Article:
we currently deploy cronjobs to trigger argo workflows so
argo-events would be a way to simplify that a bit
interesting. so out of the box
argo doesn’t have the scheduling
it does not
argo-events didn’t exist when we stared using argo
this is where you use
CronJob resources that curl a webhook or something?
the cronjobs schedule a simple container which has the
argo cli installed and just call
argo submit [parameters]
the biggest pain with that approach is that we have to build a container for each workflow since the
workflow spec needs to be available to
hrmmmm yea, I can see that being a bit of a pain.
Was this available when you guys did your research?
not sure if it’s a comparable solution.
for some reason brigade sounds familiar, but i can’t remember to a year and a half ago
the other issue we came across is that workflow resources are never deleted
which caused issues with etcd and kube state metrics
so we run a job to clean them up periodically
the argo team is working on adding a ttl to workflows though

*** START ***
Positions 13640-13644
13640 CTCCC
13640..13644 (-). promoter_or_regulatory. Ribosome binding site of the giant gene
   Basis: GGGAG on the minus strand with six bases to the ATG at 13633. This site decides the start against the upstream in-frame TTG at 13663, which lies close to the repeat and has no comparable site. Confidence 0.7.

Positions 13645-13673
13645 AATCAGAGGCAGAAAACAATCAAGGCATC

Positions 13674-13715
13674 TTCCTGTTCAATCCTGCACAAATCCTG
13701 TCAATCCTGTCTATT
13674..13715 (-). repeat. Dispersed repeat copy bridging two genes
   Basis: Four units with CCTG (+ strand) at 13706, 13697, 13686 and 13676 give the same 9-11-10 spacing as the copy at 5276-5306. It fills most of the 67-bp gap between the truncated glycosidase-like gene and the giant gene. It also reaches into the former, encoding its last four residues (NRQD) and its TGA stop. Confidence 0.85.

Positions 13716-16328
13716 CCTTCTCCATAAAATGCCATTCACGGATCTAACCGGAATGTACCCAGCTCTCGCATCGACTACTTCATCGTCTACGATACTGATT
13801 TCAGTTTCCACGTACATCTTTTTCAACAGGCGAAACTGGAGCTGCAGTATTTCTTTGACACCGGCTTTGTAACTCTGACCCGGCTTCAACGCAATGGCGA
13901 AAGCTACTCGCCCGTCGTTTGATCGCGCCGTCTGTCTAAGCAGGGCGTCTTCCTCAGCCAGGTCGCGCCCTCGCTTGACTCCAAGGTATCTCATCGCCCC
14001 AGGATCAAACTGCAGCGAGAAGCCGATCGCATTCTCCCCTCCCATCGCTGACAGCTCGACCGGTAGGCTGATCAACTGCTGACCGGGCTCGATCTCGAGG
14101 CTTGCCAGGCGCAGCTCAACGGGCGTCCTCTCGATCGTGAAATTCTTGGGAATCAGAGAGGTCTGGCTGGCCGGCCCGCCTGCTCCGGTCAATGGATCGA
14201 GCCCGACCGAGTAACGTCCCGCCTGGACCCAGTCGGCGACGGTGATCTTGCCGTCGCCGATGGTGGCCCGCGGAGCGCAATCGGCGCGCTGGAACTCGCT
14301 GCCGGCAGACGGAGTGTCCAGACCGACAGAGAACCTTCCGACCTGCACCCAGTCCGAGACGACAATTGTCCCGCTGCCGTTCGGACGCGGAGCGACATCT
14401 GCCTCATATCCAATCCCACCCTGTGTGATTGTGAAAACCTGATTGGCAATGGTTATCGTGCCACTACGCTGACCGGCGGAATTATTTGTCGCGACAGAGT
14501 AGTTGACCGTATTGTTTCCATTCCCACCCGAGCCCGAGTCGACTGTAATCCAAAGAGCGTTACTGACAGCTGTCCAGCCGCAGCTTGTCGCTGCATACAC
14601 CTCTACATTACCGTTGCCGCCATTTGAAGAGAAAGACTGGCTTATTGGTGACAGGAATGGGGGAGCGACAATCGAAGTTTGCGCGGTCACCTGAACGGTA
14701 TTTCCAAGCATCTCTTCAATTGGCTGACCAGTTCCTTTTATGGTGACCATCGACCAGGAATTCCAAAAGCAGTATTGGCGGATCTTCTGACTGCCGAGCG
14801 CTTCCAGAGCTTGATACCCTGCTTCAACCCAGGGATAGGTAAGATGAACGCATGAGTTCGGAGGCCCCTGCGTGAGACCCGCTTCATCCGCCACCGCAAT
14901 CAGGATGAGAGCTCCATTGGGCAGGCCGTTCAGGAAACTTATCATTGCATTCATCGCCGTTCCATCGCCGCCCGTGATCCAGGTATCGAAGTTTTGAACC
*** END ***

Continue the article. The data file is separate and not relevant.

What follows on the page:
out of curiosity, what’s the use case you’re looking at
argo for? if you can share
yes - so one of our clients needs to do some scraping and ETL
would like a tool to manage and visualize the process
(without cough jenkins)
Cool seems like it would be a pretty good fit, especially if they’re scraping from multiple sources and hoping to re-use pieces of the pipeline. If they’re loading into S3 or a warehouse that has the ability to copy from files in S3 then they have the added benefit that argo does a really nice job of making writing to S3 as simple as configuring which output files you want written there.
was wondering if you could point me in the right direction
(are you using a
helmfile by anychance?)
This makes me really worried to touch EKS for anything close to mission critical https://github.com/awsdocs/amazon-eks-user-guide/issues/17
I was unable to find any documentation on how to upgrade worker nodes for a new Kubernetes version or because of security issues. How will this work with EKS? The other information I could not find…
they are working on that https://github.com/aws/containers-roadmap/issues/57
Upgrading EKS worker nodes to the latest version (or to a specific version) should be as easy as clicking a button in the management console, or a single AWS CLI command. For comparison, ECS offers…
Yeah this was the post specifically got me . We’ve been talking about attaching an EKS cluster/vpc to prod here and moving things like Jenkins slaves and Prometheus as a first step but that is just scary.
yea + NLBs are unstable
Tell us about your request What do you want us to build? I want network load balancers to work on EKS without breaking Security Groups when nodes change, and I want that to happen before 1.13 which…